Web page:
By Dong-chan Sin, Voices That Must Be Heard
NEW YORK - The level of violence among Korean families in the New York Korean community is still serious. According to a report released by the Korean American Family Service Center based on 2010 service statistics from a local 24-hour hotline, 57 percent of all calls to the hotline – 969 of the 1,696 – were related to domestic violence.
Violence in Korean families means quarrels between husbands and wives, not parents and children. Marital disputes are not new – the use of physical aggression and verbal abuse to spouses has long been documented. The problem is that Korean husbands are still using violence as an instrument in arguments.
The latest findings from the Family Service Center show that 84.2 percent of all the Korean domestic violence victims in New York in 2010 involved Korean wives abused by their husbands. Most victims have experienced this humiliation often; there is a pattern of repeated physical and verbal abuse. Violence against husbands, on the part of wives is slowly rising, but the numbers remain very small in comparison – only 15.8 percent of all domestic violence related calls. The victims, all of whom seem to be married adults, range in ages between 21- and 55-years-old.
"Domestic violence includes riotous conduct such as physical assault, outrageous and harsh language such as abusive words, unreasonable statements, etc. Some violence cases seem to be triggered by economic problems, or clinical and mental issues such as a morbid jealousy or suspicion regarding spousal faithfulness," states Ms. Jung-sook Yoon, the director of the Korean American Family Service Center. She added, "In the overwhelming majority of cases, the abuser is a Korean husband who grew up in the strict patriarchal family system and retains those traditions, often with ill effects in American society. Such antiquated beliefs hold that wives, and women in general, can be easily neglected."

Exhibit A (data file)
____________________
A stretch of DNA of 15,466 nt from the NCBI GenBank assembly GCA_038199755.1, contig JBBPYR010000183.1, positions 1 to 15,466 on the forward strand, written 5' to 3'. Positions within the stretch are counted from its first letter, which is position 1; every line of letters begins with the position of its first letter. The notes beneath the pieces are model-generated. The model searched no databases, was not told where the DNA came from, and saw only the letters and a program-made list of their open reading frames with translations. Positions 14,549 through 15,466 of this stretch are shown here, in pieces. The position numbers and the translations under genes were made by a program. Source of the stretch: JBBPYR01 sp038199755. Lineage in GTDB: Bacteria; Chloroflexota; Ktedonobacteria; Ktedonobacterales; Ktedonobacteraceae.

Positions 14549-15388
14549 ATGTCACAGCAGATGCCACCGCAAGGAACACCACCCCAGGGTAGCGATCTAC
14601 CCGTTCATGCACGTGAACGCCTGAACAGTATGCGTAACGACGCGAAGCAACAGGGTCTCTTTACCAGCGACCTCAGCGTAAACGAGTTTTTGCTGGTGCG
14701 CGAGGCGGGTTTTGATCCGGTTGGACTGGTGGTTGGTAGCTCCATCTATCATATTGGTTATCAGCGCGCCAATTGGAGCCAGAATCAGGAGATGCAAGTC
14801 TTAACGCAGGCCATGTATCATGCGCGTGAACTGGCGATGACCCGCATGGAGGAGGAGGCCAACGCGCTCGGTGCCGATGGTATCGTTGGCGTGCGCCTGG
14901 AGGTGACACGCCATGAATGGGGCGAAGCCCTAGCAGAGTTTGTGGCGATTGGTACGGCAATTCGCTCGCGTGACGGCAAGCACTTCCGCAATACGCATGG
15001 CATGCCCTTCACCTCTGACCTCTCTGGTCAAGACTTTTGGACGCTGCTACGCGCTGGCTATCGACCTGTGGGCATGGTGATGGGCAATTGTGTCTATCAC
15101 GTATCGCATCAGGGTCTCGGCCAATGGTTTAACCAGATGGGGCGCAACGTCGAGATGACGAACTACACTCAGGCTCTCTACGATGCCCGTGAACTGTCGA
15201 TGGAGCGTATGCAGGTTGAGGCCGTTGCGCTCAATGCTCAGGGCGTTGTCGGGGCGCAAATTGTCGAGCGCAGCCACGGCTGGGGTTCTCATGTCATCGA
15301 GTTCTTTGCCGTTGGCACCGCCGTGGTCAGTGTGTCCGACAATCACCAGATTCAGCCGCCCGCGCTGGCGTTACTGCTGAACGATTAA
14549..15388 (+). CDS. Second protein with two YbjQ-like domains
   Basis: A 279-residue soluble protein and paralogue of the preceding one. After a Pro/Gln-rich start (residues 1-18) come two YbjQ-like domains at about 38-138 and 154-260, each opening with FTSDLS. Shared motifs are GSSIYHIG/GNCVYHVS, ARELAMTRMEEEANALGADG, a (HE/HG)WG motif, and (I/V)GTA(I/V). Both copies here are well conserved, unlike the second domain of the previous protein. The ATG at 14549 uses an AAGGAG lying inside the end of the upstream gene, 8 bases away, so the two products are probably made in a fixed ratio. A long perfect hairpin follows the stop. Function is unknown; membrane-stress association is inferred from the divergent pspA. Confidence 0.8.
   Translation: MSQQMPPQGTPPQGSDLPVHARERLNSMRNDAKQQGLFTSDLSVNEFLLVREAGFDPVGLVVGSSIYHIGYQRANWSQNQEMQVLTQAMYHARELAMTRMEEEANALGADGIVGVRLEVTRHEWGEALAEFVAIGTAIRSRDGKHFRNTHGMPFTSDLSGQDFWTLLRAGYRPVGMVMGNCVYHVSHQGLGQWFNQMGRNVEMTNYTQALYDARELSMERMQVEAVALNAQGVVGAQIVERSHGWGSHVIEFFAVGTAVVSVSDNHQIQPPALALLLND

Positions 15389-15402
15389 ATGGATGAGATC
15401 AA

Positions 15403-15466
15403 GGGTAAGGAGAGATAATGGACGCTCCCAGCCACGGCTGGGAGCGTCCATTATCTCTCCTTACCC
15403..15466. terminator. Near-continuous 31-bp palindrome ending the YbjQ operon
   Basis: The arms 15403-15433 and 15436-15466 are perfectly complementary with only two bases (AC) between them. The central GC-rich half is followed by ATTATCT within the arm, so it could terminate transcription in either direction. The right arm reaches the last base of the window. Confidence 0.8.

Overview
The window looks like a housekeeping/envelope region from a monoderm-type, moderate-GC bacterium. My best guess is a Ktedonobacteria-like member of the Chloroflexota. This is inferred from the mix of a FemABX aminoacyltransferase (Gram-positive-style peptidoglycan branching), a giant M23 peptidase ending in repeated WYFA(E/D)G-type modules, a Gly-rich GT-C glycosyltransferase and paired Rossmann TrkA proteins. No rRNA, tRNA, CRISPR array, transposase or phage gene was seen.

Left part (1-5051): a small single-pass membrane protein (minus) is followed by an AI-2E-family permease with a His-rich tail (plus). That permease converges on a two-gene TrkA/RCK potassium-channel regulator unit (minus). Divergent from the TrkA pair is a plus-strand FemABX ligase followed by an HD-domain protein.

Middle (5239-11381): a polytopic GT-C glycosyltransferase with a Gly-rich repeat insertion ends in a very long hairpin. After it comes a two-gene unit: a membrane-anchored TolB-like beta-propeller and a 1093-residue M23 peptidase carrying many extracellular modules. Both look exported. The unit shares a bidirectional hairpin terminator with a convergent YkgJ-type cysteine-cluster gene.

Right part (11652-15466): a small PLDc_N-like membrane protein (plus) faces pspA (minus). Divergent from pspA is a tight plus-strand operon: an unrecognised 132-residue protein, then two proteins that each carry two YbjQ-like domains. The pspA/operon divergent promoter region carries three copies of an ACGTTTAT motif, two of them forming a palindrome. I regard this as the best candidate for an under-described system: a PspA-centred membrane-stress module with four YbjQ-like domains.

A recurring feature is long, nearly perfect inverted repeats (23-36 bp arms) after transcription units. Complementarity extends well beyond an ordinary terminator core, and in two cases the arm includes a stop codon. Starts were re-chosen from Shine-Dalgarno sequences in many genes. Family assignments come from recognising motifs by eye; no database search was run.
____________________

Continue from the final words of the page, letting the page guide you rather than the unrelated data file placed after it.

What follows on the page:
The Korean American Family Service Center had taken over 4,000 calls at its 24-hour hotline and general daytime counseling service. Slightly more than half of the cases – 2,400 – dealt with non-violence related issues, involving youth (121), child education (118), business failure and financial difficulty (96), alcohol addiction (65), health (44), immigration (28), and general marital conflict (200). The Center also manages a long-term rental program to provide housing for families of domestic violence. Besides providing 18 months of rent-free living and for other expenditures, the program helps victims find jobs, and receive English-language training.
The Center also operates a free public legal counseling program, assisting with social service issues such as welfare and medical benefits. The center's educational programs include afterschool for kids, ESL English classes, computer classes, as well as youth community projects, mentoring, volunteering, and leadership.